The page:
A follow-up report on Overwintering Geraniums posted Nov. 2010
Late last fall, I decided to try and overwinter my geraniums and I’m so happy to report that the Hanging Method worked beautifully.
Mid April– the alarm clock sounds and it’s time to wake up the geraniums from their hibernation period. This allows me ample time to get them into pots and slowly reintroduce them to sunlight and soil before taking them outdoors. To my surprise, the plants have already initiated new growth despite having been stored in darkness the entire winter. Proof that plants are tough and want to grow.
I potted them up in plastic pots and gave them a hard prune, cutting away as much as 2/3 of the dead, dry stem tips. After the big haircut, the pots were placed near a window with southern exposure. Kept out of direct sunlight for several days, the light they received was filtered by a canvas blind.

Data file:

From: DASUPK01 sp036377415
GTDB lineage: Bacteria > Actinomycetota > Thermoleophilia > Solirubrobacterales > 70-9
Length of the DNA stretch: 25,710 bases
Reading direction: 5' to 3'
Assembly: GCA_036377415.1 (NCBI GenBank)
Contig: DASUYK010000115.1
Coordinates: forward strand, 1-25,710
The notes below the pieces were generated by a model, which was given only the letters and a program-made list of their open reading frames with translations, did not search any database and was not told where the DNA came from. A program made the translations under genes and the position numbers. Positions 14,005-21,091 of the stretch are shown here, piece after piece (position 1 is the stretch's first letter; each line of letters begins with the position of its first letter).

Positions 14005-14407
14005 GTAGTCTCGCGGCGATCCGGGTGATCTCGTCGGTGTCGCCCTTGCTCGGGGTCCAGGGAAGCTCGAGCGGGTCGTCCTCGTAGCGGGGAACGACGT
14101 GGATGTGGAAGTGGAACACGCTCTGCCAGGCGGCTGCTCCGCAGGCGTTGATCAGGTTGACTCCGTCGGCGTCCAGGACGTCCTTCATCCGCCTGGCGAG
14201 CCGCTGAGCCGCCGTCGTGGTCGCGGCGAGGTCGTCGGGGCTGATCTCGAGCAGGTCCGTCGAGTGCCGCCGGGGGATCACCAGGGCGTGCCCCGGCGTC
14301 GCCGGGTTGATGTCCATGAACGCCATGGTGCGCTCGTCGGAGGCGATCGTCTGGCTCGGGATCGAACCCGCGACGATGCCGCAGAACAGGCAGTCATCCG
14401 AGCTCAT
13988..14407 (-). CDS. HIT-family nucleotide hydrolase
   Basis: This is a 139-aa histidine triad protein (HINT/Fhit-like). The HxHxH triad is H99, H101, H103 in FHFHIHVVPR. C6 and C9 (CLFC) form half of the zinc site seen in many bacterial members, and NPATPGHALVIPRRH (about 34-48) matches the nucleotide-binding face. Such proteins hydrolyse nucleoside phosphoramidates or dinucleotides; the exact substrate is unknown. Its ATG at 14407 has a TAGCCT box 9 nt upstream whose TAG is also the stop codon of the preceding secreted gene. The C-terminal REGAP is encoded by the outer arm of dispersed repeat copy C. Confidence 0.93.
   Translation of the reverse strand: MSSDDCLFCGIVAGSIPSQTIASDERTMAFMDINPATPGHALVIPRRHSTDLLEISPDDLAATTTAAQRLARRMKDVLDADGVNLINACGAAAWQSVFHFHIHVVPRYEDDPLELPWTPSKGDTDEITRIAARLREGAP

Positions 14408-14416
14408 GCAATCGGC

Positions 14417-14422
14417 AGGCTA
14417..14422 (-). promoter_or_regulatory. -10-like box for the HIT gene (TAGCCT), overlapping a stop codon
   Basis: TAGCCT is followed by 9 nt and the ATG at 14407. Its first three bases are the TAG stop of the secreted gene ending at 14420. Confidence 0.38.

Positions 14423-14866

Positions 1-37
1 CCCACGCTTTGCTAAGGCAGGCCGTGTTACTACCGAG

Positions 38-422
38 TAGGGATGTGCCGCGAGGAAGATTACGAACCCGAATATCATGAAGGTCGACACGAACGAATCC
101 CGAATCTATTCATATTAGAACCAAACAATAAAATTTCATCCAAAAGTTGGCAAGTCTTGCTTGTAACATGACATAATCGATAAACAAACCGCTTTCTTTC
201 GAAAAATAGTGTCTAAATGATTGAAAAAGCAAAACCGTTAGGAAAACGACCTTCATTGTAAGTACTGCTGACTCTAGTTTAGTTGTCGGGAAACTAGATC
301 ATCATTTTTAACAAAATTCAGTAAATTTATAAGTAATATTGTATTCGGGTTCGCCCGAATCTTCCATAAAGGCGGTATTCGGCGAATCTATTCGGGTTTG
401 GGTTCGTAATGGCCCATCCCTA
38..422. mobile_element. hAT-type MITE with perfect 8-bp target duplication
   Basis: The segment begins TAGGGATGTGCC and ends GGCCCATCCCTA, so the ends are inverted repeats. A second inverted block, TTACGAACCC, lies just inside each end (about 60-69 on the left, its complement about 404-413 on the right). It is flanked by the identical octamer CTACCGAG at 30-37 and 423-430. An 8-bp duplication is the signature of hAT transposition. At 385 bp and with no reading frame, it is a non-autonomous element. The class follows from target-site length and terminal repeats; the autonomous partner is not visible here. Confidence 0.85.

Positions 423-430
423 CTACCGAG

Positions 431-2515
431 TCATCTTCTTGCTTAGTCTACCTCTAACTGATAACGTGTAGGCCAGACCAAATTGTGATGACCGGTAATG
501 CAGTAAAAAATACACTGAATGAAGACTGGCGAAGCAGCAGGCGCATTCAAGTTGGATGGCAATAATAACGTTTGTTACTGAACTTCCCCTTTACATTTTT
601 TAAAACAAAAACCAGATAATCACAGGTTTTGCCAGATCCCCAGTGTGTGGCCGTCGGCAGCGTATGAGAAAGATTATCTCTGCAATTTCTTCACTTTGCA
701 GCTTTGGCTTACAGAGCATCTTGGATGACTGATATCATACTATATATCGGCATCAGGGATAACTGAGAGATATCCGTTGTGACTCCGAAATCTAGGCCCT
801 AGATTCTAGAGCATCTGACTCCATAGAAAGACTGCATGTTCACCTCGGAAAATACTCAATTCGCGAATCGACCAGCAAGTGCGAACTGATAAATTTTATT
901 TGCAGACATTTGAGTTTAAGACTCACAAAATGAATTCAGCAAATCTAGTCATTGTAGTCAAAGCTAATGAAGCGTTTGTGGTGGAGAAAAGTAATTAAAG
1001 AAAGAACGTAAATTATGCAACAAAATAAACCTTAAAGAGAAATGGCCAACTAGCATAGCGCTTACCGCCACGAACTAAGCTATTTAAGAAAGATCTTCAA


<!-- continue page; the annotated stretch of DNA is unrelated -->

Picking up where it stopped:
April 30th– In 14 days, the stumpy plants now resembled a likeness of their former selves. This is where the pots would remain until danger of frost had past. By mid May, the pots were taken outdoors but remained in a sheltered area. I would occasionally bring them into a service area to spend the night if the temperatures took a dip.
June 1st– things are going quite well. We’re all alive and the weather keeps getting warmer. This is where progress grinds to a halt. I witnessed very little change in the plants for 3 weeks. I began to despair. And as if to taunt me, the local garden centers were receiving shipments of beautiful blooming geraniums by the hundreds. Were my efforts wasted? Was this the end? And then, as if on cue, my gardener instincts kicked in. I ignored those babies and did what any sensible gardener would do– absolutely nothing, except wait it out. Within 10 days, the first blossoms made their debut appearance. YES!!
Today, the display shows no signs of slowing. All three plants were placed in a giant terracotta pot. I still recall a quip by a local garden center employee with whom I had shared my overwintering project. “It’s not worth it” she exclaimed, all smug and smiling. Well, I beg to differ. The proof is in the pot.